We are still in the midst of cloud hype. I still see far too many vendors taking their existing product range and creating a cloud message around them, much as when VendorA with ProductB became VendorA.com with eProductB during the dotcom boom.
However, just messaging an existing product as cloud does not make it so, much of what is there is just hosted software, not SaaS; virtualization, not IaaS; statically resourced, not elastic. Who are prospective cloud customers to turn to for advice that is a bit more independent?
A little bit of motherhood and apple pie — cloud is a journey, not a destination. Many vendors take the archetypal approach of “if you want to get there, I wouldn’t start from here”, looking to use fork-lift upgrades from everything that you have in place to something new — which is generally, much to the surprise of the customer, the vendor’s products.
No, what is really needed is someone who can look at what you already have, along with figuring out all the dependencies between the various applications and the hardware they reside on. Then, based on understanding the organization’s own risk profile, this chosen independent partner can help define what the desired end result should look like — and the steps that are required to move from what you already have to get there.
Through this mechanism, there is less emphasis on change for change’s sake; more on optimizing existing investments where they make sense, and on proceeding at a pace that makes sense for you, the customer.
The approach that I recommend is one where the initial asset discovery stage looks at the hardware and software, and (as stated above) looks at identifying the dependencies between these. Based on the process flows already in place within the organization, gaps in how well optimized these flows are can be relatively easily identified at this stage.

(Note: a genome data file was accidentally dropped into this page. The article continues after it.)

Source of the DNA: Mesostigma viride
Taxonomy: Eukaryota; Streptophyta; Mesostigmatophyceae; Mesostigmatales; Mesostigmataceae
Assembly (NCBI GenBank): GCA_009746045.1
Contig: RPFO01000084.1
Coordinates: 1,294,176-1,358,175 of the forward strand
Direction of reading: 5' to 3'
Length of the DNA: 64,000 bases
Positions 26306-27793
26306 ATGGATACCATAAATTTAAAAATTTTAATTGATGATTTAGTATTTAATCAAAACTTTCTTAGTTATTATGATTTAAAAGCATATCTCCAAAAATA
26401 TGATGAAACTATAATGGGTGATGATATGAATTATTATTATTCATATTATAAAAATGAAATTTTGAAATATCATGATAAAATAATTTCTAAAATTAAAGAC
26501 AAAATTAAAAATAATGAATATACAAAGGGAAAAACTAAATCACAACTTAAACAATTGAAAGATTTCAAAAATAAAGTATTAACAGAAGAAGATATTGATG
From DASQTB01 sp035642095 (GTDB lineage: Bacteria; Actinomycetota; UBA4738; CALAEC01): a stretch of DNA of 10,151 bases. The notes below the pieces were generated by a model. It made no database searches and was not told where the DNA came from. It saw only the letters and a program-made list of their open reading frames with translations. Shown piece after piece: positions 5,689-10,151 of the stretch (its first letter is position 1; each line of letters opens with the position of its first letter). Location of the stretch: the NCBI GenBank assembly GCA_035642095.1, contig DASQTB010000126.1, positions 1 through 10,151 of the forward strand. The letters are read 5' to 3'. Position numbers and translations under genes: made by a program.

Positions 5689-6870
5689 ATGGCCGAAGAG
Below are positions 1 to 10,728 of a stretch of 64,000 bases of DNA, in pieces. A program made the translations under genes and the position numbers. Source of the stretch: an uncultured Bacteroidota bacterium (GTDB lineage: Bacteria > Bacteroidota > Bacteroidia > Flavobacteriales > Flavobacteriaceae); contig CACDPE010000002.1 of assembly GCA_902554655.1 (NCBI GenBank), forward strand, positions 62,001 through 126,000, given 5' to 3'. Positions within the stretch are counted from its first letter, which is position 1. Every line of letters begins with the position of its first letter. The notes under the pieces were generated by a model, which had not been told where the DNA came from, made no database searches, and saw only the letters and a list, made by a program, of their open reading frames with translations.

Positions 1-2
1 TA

In many cases, a more independent partner will be able to look at applications and understand that whereas a vendor with an agenda may just be of the mind of “Surely not — still using a mainframe? With COBOL????”, the fact that the application is doing just what the organization needs, is well supported and managed, and looks like it will continue to do so for a good few years means that this is not a “legacy” environment — it is a valid, valuable environment.
There may be other applications which are just about OK — they will definitely need changing in the next 2-3 years, but at the moment, they are not a constraint on the organization’s business. These can be flagged, and a strategic plan put in place for how to update these over a period of time.
Then there are the main priorities: applications that are already a constraint to the business. Surprisingly, many of these turn out to be relatively modern; applications that have been created to deal with bandwagons as they go past — mobile applications that only work on iPads, business intelligence solutions that are still dependent on the IT department creating new reports for users, and so on.
The partner can then work with the business to understand the real feeling about cloud — is there a real perceived concern about data security and the cloud? If so, even though the perception may be wrong, it may be difficult to sell a cloud solution at this time to the business. Where cloud is an option, then the partner can make sure that it is the right platform, taking into account latency, availability, ongoing costs, and so on.
However, any decisions that are made to change any part of the IT platform, require the long-term view to be maintained, and cloud should not be completely ruled out.
Through an approach that is not tied to any particular vendor and looks at the existing and required future states, a reasonable gap analysis can be carried out and suitable advice provided to the business, that can then be taken or left as the business sees fit.
By taking a technology agnostic view of its customers, a good service partner can provide advice that is more open and provides better bang for the buck. From my point of view, this approach is the best way to make sure that cloud works for an organization, and that vendor hype does not cloud reality.